Monday, October 24, 2011

MDWFP Gets Longleaf Pine Restoration Grants

The Mississippi Department of Wildlife, Fisheries, and Parks (MDWFP) recently received two grants to restore longleaf pine forests on public and private lands in Mississippi. Longleaf pine was once common in our 35 southern counties, but is less common now because of overharvest and conversion to other land uses. Well-managed longleaf pine forests are important because they provide quality habitat for numerous wildlife species. Private landowners are showing increased interest in re-establishing longleaf pine because it offers greater resistance to damage from wind and fire, and great potential for wildlife habitat management.

The U.S. Fish and Wildlife Service awarded the MDWFP a Competitive State Wildlife Grant to improve more than 3,000 acres of longleaf pine habitat on Marion County and Theodore Mars Wildlife Management Areas in South Mississippi. Funds will be used to improve habitat for endangered wildlife species such as the gopher tortoise and black pine snake, and will also create habitat to benefit white-tailed deer, wild turkey, and bobwhite quail.

The National Fish and Wildlife Foundation awarded MDWFP, and its partners, the Longleaf Alliance and the Natural Resources Conservation Service (NRCS) to improve longleaf pine habitat on private lands in Mississippi. This funding allows the MDWFP and the NRCS to more effectively deliver longleaf pine conservation programs in South Mississippi. The MDWFP will provide technical assistance for private landowners interested in restoring and managing longleaf pine plant communities. Habitat management practices, such as planting longleaf or prescribed burning, may be eligible for cost-share programs. Grant funds will also be used to educate landowners, conservationists, and natural resource professionals about the importance of longleaf pine to many wildlife species.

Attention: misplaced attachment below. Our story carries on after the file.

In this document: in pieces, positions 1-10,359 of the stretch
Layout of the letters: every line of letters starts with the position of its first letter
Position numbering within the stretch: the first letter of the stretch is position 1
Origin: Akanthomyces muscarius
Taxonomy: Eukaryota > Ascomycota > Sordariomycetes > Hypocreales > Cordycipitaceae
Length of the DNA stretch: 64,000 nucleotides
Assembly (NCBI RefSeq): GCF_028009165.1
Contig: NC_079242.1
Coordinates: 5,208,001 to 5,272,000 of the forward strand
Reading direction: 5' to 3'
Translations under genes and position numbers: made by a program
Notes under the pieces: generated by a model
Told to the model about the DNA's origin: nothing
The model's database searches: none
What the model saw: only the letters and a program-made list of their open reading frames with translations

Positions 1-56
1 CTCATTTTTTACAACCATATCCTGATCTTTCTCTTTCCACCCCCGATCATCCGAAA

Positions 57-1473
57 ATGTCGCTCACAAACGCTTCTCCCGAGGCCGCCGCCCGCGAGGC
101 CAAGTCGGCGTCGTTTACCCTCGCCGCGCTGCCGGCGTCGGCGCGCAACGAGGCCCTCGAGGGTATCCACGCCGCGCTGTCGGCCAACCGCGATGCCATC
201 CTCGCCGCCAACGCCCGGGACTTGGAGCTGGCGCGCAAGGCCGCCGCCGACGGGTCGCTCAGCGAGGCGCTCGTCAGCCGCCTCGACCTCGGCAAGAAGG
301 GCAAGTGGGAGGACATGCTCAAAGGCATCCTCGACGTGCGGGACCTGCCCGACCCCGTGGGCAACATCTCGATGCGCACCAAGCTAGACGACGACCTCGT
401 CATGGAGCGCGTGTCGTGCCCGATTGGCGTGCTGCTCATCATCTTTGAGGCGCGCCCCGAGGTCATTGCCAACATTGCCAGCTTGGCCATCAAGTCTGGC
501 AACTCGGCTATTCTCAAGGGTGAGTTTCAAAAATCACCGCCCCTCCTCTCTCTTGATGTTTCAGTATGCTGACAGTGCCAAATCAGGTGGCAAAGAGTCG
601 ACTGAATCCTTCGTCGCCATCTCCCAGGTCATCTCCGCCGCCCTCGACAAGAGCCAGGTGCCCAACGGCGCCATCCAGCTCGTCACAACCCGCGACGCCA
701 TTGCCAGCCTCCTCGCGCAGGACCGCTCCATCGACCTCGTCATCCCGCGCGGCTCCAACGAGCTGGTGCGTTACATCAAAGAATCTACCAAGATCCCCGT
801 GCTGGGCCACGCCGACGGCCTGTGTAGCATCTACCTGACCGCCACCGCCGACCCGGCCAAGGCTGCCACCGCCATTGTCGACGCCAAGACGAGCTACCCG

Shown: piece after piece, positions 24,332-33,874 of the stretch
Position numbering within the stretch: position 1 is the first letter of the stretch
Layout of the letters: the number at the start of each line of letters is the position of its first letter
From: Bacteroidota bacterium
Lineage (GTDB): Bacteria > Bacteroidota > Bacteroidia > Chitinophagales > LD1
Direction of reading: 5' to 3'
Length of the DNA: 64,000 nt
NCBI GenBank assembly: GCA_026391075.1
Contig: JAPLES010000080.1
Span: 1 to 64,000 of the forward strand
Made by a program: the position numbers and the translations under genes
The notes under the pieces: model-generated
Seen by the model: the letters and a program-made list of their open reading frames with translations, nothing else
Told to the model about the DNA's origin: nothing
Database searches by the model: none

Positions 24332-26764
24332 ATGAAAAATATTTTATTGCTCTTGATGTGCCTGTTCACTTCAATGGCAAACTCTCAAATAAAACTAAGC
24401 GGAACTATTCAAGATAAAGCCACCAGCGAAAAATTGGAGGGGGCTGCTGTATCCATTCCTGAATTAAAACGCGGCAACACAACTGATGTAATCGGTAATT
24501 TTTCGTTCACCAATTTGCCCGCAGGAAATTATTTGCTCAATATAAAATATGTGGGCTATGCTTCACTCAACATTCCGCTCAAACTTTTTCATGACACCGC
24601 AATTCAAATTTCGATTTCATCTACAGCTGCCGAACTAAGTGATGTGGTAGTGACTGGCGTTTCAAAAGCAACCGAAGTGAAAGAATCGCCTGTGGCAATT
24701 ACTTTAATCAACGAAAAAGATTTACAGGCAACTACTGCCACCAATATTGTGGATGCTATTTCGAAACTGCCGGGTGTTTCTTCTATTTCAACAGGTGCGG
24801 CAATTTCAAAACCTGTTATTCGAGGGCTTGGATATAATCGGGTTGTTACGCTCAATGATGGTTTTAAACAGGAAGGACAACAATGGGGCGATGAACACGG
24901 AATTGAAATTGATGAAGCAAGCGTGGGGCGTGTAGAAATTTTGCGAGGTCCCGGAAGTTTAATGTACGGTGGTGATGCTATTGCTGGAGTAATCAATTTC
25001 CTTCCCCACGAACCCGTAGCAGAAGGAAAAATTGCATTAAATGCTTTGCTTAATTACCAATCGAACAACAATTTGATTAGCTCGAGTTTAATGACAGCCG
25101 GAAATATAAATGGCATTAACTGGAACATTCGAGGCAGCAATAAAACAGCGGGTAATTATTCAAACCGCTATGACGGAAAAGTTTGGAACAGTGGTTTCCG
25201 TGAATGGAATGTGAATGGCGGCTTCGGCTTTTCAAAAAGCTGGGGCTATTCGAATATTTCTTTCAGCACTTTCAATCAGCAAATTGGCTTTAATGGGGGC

For more information regarding longleaf pine restoration in South Mississippi, contact Tamara Campbell, Longleaf Delivery Specialist, or 601-757-0798, or visit Follow us on Facebook at or Twitter at